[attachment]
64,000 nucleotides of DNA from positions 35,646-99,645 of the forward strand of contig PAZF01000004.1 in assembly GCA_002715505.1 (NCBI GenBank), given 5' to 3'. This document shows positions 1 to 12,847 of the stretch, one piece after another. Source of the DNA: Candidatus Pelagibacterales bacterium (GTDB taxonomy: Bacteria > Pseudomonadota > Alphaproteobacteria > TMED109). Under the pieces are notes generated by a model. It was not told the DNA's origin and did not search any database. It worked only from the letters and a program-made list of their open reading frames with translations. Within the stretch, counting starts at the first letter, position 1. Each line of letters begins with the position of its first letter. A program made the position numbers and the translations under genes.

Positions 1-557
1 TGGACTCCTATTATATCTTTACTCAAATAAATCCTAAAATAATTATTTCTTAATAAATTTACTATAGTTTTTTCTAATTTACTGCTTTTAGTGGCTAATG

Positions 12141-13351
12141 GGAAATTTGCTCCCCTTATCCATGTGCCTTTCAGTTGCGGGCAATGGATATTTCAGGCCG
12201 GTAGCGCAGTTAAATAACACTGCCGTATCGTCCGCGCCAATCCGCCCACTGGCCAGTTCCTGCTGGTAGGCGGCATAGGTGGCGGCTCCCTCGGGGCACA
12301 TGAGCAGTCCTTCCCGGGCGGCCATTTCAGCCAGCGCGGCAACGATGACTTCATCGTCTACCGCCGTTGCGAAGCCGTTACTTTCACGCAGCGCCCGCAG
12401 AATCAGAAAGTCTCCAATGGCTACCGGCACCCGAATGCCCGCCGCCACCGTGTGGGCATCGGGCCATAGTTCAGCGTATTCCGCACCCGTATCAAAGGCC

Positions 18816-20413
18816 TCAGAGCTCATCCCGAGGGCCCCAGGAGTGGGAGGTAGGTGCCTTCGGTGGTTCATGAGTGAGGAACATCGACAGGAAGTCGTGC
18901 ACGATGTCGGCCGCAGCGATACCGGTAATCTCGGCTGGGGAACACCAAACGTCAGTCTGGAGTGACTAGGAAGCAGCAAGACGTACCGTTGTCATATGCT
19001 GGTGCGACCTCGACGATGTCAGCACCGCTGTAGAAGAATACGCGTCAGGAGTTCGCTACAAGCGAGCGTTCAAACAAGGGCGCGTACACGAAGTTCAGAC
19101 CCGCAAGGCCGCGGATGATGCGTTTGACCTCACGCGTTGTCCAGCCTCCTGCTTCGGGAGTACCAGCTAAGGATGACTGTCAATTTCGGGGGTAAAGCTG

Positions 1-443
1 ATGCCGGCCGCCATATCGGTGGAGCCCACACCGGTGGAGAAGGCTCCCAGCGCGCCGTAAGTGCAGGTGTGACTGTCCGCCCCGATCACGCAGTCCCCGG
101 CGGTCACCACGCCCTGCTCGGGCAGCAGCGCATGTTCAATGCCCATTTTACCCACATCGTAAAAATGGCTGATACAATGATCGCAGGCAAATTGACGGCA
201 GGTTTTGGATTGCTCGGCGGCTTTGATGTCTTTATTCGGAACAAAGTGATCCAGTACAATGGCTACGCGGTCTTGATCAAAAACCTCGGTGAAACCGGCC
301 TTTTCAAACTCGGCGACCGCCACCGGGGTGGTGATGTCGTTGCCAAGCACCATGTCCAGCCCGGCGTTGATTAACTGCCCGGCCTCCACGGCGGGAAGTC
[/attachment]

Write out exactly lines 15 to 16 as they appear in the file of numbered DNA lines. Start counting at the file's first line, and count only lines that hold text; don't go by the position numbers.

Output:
1 ATGCCGGCCGCCATATCGGTGGAGCCCACACCGGTGGAGAAGGCTCCCAGCGCGCCGTAAGTGCAGGTGTGACTGTCCGCCCCGATCACGCAGTCCCCGG
101 CGGTCACCACGCCCTGCTCGGGCAGCAGCGCATGTTCAATGCCCATTTTACCCACATCGTAAAAATGGCTGATACAATGATCGCAGGCAAATTGACGGCA